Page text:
MASON CITY, Iowa- Much of our area is seeing snowfall over the next couple days and to prepare, city, county and state trucks will be working to keep the roadways clear. After plows have removed what they can from the streets, trucks will often sand and salt, but that salt can be harmful to waterways. According to the Iowa Department of Natural Resources, The Iowa Department of Transportation applied about 300,000 tons of salt on roadways in 2008.
DES MOINES, Iowa- The 2018 Iowa Legislative session began Monday and lawmakers are eager to get back to work. The No. 1 issue all of our local representatives have commented on is the importance of balancing the budget after the Iowa Revenue Estimate Conference predicted a shortfall for the second year in a row. “Our first focus should be on balancing the budget,” said Democratic State Representative Sharon Steckman.
UPDATE: G8 Development has officially dropped its lawsuit against Mason City and the Mason City Chamber of Commerce Foundation. The dismissal was filed Friday morning in Cerro Gordo County District Court, clearing the way for the River City Renaissance project to move forward. MASON CITY, Iowa- After speaking to Mason City city staff, the developers of the River City Renaissance project has yet to drop the lawsuit against the city and the Mason City Chamber of Commerce Foundation.
Muck Rack makes it simple to find people, tweets, or articles that mention any name, keyword, company, hashtag etc. We've compiled this guide to help you make the most of your search.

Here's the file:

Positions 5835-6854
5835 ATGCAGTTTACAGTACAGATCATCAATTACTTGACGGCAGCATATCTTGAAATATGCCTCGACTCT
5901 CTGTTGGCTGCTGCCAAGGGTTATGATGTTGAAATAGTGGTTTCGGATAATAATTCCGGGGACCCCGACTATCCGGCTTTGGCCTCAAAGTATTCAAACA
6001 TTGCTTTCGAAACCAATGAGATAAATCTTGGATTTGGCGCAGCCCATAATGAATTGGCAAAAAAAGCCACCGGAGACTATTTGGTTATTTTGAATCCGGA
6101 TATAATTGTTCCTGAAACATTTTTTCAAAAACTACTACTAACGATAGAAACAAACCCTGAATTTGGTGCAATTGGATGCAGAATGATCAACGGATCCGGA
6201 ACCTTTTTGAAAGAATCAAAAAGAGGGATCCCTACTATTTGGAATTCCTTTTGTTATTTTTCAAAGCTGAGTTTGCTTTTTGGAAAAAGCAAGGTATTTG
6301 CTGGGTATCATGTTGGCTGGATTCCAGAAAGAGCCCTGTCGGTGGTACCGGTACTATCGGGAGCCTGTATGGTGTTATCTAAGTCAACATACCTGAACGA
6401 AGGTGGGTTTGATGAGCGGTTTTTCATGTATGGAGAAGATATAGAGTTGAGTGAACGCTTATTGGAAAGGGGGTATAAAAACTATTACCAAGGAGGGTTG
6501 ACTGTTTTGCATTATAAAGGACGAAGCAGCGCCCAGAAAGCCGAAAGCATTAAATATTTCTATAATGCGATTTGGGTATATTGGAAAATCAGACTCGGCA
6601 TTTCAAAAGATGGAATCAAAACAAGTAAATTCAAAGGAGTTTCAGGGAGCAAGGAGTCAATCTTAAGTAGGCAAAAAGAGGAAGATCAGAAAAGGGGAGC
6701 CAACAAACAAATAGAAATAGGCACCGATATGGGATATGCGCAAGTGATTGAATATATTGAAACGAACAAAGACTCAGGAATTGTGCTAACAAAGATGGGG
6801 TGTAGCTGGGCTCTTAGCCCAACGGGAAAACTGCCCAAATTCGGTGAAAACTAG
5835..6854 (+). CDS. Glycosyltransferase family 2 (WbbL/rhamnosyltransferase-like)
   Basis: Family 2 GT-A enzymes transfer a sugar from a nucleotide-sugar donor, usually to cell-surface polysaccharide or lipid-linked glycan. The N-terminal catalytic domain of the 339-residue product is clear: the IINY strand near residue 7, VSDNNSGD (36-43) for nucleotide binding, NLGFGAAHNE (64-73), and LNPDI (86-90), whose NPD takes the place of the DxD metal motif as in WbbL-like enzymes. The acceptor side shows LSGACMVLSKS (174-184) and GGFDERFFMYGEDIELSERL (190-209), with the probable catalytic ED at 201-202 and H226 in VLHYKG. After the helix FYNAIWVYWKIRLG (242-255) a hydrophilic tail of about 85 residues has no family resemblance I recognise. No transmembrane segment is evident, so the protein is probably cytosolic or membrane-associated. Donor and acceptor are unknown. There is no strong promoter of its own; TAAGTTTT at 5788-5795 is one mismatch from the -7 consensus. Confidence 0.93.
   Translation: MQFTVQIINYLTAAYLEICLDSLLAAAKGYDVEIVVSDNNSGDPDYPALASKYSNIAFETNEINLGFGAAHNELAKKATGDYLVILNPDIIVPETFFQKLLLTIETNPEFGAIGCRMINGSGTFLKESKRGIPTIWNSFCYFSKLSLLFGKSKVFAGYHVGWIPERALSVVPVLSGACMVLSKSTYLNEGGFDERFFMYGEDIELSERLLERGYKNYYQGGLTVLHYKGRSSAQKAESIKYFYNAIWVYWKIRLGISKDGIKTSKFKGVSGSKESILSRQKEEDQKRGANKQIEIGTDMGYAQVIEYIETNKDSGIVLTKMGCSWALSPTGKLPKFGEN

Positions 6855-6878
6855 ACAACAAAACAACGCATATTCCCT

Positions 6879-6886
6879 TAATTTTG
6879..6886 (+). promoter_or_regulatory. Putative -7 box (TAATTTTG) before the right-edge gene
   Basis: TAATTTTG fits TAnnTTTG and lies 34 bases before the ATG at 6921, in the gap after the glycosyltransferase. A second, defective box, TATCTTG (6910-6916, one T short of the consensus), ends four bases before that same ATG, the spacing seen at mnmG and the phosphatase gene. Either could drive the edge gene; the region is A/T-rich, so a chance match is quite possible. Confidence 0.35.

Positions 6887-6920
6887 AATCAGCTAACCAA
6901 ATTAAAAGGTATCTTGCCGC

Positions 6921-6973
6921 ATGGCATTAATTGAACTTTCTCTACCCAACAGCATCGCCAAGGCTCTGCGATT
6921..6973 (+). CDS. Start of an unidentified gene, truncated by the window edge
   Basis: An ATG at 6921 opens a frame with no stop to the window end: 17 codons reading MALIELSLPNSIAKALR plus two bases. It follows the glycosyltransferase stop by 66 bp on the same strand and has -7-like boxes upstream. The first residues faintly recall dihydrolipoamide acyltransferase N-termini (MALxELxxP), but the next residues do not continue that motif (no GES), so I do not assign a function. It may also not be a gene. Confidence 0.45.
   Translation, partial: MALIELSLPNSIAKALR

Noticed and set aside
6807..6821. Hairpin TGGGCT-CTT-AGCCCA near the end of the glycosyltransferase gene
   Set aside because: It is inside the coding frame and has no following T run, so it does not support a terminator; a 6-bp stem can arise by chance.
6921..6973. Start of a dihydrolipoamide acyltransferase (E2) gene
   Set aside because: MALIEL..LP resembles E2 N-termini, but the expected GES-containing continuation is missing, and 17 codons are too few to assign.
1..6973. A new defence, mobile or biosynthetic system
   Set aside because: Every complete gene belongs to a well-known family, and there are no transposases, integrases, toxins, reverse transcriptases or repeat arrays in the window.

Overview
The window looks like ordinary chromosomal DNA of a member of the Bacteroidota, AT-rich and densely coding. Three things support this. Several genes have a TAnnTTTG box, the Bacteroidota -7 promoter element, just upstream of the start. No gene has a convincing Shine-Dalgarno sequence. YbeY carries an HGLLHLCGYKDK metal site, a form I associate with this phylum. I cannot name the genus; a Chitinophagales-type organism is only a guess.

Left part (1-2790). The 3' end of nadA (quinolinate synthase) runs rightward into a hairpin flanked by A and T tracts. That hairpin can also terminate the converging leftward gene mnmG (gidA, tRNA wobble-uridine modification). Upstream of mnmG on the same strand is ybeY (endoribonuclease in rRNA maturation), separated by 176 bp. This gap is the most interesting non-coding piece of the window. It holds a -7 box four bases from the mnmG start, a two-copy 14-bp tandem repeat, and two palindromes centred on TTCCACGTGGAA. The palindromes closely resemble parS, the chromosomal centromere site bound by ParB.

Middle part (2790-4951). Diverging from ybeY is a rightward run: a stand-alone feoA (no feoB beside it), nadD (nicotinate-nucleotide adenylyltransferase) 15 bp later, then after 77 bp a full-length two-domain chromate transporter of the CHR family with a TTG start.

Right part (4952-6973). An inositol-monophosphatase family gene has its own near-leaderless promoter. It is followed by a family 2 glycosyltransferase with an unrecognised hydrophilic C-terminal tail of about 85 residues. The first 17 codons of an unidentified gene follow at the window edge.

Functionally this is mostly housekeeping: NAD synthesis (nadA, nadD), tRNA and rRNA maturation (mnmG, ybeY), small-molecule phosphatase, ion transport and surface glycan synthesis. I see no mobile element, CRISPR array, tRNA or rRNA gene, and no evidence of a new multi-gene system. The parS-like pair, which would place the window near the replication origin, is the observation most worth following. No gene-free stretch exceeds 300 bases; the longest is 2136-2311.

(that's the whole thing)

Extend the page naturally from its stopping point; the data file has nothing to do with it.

Selecting a term
Start searching tweets, articles from media outlets, articles mentioned in tweets, journalists'
names, titles and bios with some suggested searches:
Companies or Topics (e.g. iPhone, Microsoft)
Phrases (e.g. "cloud computing") — use quotes to keep the terms together
Twitter handles (e.g. @username) — returns those who have mentioned or replied to
Names (e.g. "David Pogue")
Hashtags (e.g. #sxsw, #london2012)
Bio details (e.g. vegan, Olympics, father)
Muck Rack's Advanced Search allows for many boolean operators.
Find results that mention multiple specified terms, use AND or
+. For example, ensure each result contains both Elon Musk and Mark Zuckerberg by
searching Musk AND Zuckerberg or Musk + Zuckerberg.
Use the operators OR or , to broaden your search when you'd like either of
multiple terms to appear in results. (This is the default behavior of our search when no operators
are used). For example, results will contain either cake or cookie by searching cake OR cookie or cake,cookie
Use NOT or - to subtract results from your search. For
example, searching Disney will yield results about the Walt Disney Company as well as Walt Disney
World Resort. To exclude mentions of Disney World, search for Disney -World or Disney
When using one of these operators with a phrase, enclose it in quotation marks. For example, you can
find results about smartphones excluding Apple's iPhone 4S by searching smartphone -"iPhone
Exact case matching or punctuation
If you're searching for a brand name or keyword that relies on specific punctuation marks or capitalization, you can
find results that match your exact query by adding matchcase: before the keyword you're searching for, like matchcase:E*TRADE .
Use parentheses to separate multiple
boolean phrases. For example, to find journalists talking about having fun in Disney World or
Disneyland, search for ("disney world" OR disneyland) AND fun.
An asterisk can be used to search for any variation of a root word truncated by the asterisk. For example, searching for admin* will return results for administrator, administration, administer, administered, etc.
A near operator is an AND operator where you can control the distance between the words. You can vary the distance the near operation uses by adding a forward slash and number (between 0-99) such as strawberries NEAR/10 "whipped cream", which means the strawberries must exist within 10 words of "whipped cream".